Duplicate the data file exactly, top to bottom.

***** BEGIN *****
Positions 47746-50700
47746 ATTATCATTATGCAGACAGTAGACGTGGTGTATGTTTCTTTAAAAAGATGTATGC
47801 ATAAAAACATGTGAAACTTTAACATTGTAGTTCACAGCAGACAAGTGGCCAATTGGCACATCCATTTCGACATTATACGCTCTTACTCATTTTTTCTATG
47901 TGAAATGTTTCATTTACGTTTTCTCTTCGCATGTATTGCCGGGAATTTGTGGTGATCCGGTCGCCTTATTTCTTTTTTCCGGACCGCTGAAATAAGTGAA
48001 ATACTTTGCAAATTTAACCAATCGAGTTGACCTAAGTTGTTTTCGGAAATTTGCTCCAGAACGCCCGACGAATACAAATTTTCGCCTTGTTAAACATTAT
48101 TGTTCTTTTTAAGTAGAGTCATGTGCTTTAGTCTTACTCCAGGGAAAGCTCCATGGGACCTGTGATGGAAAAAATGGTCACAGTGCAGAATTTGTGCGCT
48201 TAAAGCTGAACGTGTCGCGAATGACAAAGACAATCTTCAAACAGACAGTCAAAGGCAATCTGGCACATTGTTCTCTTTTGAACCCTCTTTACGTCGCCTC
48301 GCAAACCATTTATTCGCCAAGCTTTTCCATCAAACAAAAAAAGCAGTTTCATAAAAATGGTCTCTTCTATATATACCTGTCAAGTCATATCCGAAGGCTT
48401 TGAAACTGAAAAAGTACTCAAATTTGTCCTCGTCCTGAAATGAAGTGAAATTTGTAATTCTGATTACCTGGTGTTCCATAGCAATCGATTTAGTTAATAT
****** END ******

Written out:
Positions 47746-50700
47746 ATTATCATTATGCAGACAGTAGACGTGGTGTATGTTTCTTTAAAAAGATGTATGC
47801 ATAAAAACATGTGAAACTTTAACATTGTAGTTCACAGCAGACAAGTGGCCAATTGGCACATCCATTTCGACATTATACGCTCTTACTCATTTTTTCTATG
47901 TGAAATGTTTCATTTACGTTTTCTCTTCGCATGTATTGCCGGGAATTTGTGGTGATCCGGTCGCCTTATTTCTTTTTTCCGGACCGCTGAAATAAGTGAA
48001 ATACTTTGCAAATTTAACCAATCGAGTTGACCTAAGTTGTTTTCGGAAATTTGCTCCAGAACGCCCGACGAATACAAATTTTCGCCTTGTTAAACATTAT
48101 TGTTCTTTTTAAGTAGAGTCATGTGCTTTAGTCTTACTCCAGGGAAAGCTCCATGGGACCTGTGATGGAAAAAATGGTCACAGTGCAGAATTTGTGCGCT
48201 TAAAGCTGAACGTGTCGCGAATGACAAAGACAATCTTCAAACAGACAGTCAAAGGCAATCTGGCACATTGTTCTCTTTTGAACCCTCTTTACGTCGCCTC
48301 GCAAACCATTTATTCGCCAAGCTTTTCCATCAAACAAAAAAAGCAGTTTCATAAAAATGGTCTCTTCTATATATACCTGTCAAGTCATATCCGAAGGCTT
48401 TGAAACTGAAAAAGTACTCAAATTTGTCCTCGTCCTGAAATGAAGTGAAATTTGTAATTCTGATTACCTGGTGTTCCATAGCAATCGATTTAGTTAATAT